There are worse things than bad recipes. I know. And in the interest of perspective, let me state I’m not especially a fan of doctor’s appointments, migraine headaches or sixth grade kickball, either. But I really hate bad recipes. Or, what’s truly worse, recipes I make bad. With just a few teeny-tiny (or maybe not so teeny-tiny) mistakes, the results become disaster. It’s enough to make a girl run from the kitchen and never look back. In fact, I’d bet it’s the reason a lot of people say they don’t like to cook.
This (can I complain to you for a minute?) was supposed to be a post about pumpkin trifle, filled with alternating layers of crumbled gingerbread, a creamy pumpkin medley and whipped topping. There were to be broken gingersnaps on top. It would have been beautiful. You would have been impressed. And those of you who, smarting from a bad recipe or two, weren’t sure if you should take another risk, would have sprung from your computer screen and been off to the kitchen.
But, the other night, preparing the gingerbread ahead of time, I made a classic mistake. I used a wrong ingredient, substituting corn syrup instead of kane syrup, in place of molasses, creating a flavorless, doughy cake with a pale off-white hue.
It was time for Plan B.
Growing up, the part of Thanksgiving I liked most, just after the rolls and the green bean casserole and the turkey (all right, and the sweet potatoes, provided there were marshmallows and brown sugar involved) was the pie. Pumpkin pie.
This, you must understand, was fairly significant, since, when growing up, I generally hated pie. Apple pie, no, thank you. Banana cream? Ew. In fact, though I’ve expanded my palate a bit in the intervening years since then, still to this day, I would rather go hungry than eat a slice of cherry pie, except maybe if I can scrape out the chunky insides and have just the crust with a big side of ice cream.
So in terms of childhood favorites, pumpkin pie was it. Thus this week, frustrated with my first step at pumpkin trifle, I decided to make a homemade pumpkin pie instead, crust and all. This time, I used a new recipe from a cookbook I generally love, a cookbook that has never failed me.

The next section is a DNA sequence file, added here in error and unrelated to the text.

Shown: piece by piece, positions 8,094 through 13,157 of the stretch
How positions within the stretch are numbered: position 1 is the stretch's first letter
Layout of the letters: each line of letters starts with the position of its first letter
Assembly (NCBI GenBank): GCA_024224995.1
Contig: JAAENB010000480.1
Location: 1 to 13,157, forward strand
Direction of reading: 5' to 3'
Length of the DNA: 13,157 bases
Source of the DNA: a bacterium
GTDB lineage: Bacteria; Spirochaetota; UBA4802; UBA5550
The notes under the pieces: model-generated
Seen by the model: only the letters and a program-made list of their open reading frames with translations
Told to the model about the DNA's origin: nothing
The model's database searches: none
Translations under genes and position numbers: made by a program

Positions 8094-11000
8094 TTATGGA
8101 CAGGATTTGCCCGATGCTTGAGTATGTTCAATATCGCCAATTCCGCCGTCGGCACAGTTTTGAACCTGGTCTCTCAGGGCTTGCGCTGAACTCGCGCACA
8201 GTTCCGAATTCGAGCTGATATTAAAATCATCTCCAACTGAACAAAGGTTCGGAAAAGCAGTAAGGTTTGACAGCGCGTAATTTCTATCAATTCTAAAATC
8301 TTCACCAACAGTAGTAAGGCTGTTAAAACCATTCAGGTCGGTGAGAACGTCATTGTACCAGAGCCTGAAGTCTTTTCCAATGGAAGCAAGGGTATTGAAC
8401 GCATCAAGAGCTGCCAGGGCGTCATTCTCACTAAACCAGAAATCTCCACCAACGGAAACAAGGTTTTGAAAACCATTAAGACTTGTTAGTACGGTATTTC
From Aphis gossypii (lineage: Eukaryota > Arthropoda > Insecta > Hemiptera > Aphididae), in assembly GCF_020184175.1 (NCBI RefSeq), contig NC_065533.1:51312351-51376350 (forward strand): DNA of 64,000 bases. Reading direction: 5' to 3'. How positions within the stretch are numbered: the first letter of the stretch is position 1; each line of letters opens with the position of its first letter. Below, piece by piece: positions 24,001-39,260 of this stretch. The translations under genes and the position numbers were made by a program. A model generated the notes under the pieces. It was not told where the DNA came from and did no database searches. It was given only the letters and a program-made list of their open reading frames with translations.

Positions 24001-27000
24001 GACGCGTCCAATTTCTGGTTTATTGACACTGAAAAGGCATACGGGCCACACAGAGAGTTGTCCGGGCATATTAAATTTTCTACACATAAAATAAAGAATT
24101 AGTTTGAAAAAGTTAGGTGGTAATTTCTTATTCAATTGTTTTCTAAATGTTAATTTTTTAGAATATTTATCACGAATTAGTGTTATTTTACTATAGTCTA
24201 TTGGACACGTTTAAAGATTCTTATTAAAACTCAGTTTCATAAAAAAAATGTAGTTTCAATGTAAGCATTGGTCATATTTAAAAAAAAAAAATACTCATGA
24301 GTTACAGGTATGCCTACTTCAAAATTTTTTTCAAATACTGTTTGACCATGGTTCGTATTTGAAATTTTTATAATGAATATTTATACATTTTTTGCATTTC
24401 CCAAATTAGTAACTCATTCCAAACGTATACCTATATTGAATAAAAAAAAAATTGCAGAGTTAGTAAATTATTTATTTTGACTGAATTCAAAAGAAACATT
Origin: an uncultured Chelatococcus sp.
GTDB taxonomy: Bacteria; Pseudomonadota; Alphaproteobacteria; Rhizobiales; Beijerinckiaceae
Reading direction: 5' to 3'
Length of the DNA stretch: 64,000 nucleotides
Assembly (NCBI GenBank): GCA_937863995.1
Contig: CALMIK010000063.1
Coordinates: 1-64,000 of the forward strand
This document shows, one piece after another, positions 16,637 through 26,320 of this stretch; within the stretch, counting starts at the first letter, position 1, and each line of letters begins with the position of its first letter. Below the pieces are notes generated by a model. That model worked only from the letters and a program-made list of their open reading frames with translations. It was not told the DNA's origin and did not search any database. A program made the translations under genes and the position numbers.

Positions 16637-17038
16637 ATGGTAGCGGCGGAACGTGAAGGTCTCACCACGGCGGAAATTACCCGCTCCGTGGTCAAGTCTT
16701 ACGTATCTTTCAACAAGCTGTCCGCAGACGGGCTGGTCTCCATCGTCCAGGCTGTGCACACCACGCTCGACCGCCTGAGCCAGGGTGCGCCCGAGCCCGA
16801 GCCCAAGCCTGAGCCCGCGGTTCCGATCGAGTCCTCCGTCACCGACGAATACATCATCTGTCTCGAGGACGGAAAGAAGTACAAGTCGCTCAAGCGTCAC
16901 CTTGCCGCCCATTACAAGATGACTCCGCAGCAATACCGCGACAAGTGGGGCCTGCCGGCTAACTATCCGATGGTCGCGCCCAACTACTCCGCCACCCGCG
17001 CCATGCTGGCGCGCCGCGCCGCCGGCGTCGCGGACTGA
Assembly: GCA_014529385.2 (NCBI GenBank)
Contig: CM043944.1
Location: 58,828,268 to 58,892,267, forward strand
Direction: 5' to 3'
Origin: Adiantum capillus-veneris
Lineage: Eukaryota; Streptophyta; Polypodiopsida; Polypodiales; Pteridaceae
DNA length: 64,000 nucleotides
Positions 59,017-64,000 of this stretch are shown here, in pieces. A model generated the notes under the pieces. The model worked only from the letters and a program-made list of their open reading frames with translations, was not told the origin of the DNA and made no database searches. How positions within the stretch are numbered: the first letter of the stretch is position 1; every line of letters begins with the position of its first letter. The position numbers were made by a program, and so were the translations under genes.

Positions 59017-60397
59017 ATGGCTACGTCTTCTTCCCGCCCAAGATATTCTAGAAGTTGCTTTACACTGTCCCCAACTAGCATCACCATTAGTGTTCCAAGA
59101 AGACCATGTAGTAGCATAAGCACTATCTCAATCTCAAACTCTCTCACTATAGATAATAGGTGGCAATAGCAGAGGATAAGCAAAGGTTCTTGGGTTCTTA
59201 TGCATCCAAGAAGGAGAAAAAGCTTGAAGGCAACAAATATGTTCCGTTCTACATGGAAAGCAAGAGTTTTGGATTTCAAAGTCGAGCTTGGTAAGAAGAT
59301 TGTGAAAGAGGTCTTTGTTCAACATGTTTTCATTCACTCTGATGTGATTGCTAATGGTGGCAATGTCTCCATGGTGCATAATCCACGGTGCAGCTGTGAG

The results were, well, fine. Edible, even. The filling was superb, a pumpkiny custard made from my pumpkin puree, hot and soothing out of the oven. But the crust? Hard, tough, like cracker. And while I’m reluctant to blame the recipe, since its source has been so reliable, I have no idea what I did wrong. Every ingredient was as instructed; the directions were followed. Yet somehow, some way, the results were failure.
This, I hardly have to say, is frustrating for a home cook. You take the time to try something new, you do exactly what you’ve been told—yet, you come out the loser. Would it be easier to just order take-out and call it a day?
But, on the other hand, this—the whoops! moments, the small failures—happens to everyone. I mean, everyone, everyone. If some nice person you meet tells you he or she has never had a kitchen disappointment (let alone disaster), don’t believe it. In fact, get as far away from that person as quickly as possible, as this is clearly a liar you should never trust.
Cooking is not just therapeutic or comforting, and it’s not just a way to provide food for one to eat. Cooking is also learning. And, just like I had to mess up a little (still do) before succeeding—in school, in jobs, in friendships—so with cooking.
In that spirit of optimism, let me also say that my small tupperware container of puree garnered me two more pumpkin-based recipes, which I’ll share next week and which were, generally at least, completely disaster-free.
In the meantime: Happy Halloween! And, have you made your own pumpkin puree yet?